Keeping the faith: When rules prevail
Imagine you are seated in church on Sunday morning. It is your church, the one you have attended for many years. It is a good Sunday as far as worship services go.
You were tempted to play golf or sleep in, but there you are as faithful as ever. The church is three-quarters filled. The worship leader is doing his usual dance of weaving the old hymns with the modern worship choruses to keep everybody semi-content. It’s not too bad.
The children’s feature was entertaining enough. The Cooper kid blurted out another embarrassing revelation about his mother in front of the whole congregation. It got a good laugh and a few red cheeks.
The Miller family has packed their pew in front of you as is their custom. Across the aisle sits Mr. and Mrs. Walsh. Mr. Walsh is the one who always gets there early to open the doors, turns on the lights and the air conditioning, and he is the one who stays late to lock things up.
Mrs. Walsh is always patient and gracious as she waits for him, even though her osteoporosis has all but broken her in half. She has shrunken down to no more than five feet tall.
Standing for the Offertory and the Doxology you see a young man, a man you have never seen before, seated in front of you. He is wearing a faded and frayed plaid shirt, old khaki pants, and Wolverine work boots. He is short, but looks lean and strong. His hairline is receding a bit and his face bears a three-day beard. You notice he has eyes of fire – kind and compassionate eyes – but like fire nonetheless. He has several friends seated with him, including the Gardner brothers who used to live one street over from your house.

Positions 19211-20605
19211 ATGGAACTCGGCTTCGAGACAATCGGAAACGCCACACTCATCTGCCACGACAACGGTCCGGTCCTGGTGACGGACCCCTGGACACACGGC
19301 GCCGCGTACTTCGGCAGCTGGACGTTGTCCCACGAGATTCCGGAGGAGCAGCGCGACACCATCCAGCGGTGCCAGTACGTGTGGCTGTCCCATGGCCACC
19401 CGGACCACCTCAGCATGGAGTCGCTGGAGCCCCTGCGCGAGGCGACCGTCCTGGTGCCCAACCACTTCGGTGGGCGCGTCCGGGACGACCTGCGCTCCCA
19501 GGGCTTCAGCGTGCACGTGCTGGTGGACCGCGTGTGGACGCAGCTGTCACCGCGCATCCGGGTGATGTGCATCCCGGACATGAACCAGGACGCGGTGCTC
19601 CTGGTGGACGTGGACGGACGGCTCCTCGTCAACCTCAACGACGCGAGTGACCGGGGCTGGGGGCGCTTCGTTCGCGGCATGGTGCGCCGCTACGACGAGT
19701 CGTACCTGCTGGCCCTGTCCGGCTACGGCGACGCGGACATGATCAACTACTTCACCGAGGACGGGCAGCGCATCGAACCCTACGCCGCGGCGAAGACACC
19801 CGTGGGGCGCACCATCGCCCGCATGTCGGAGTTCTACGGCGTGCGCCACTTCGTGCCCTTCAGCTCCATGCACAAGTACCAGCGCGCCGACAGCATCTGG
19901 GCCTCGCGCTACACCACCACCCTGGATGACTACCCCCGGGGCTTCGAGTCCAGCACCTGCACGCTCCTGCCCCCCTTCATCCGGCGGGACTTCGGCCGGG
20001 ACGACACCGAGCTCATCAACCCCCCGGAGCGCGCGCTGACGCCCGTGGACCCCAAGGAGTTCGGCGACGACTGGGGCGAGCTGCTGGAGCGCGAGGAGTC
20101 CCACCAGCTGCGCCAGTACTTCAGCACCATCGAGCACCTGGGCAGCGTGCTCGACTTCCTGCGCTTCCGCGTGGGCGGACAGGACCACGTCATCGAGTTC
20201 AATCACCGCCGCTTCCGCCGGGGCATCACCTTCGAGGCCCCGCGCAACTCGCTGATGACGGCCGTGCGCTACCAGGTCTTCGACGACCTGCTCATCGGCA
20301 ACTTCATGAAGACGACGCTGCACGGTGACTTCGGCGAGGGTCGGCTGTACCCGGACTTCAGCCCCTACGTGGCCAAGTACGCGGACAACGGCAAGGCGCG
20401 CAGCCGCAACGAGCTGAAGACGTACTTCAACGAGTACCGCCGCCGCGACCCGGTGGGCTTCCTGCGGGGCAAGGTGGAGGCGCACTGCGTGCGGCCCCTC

As the pastor rises to deliver his sermon, the young man rises as well. He walks directly over to where Mrs. Walsh is sitting. With a warm smile he whispers something in her ear, gently touches her shoulder, and returns to his pew. Suddenly, like lightning striking, old Mrs. Walsh stands up, as straight as a string, as tall and fit as she was thirty years ago.
The congregation erupts with wonder and thanksgiving! Mrs. Walsh shouts for joy as her husband, his cheeks wet with tears, hugs the young stranger. Mouths fall open. Eyes bulge from their sockets. Miss Juliet Palmer nearly faints.
Then, from the pulpit, the pastor calls the whole place to order. His face is scarlet with anger. His eyes flash. He looks down at the young, smiling, wonder-working intruder as if he could grind him between his teeth. “This is the Lord’s house,” he booms across the sanctuary, “and this is the Lord’s Day.
You will not turn it into a spectacle with your parlor tricks.” You and the congregation hold your breath and look to the young man in the Wolverines for what is next.
After this event we never find Jesus attending synagogue services again. Never. Who could blame him? A religious system whose rules and traditions are more motivating and more powerful than its compassion for people is a system of rank hypocrisy.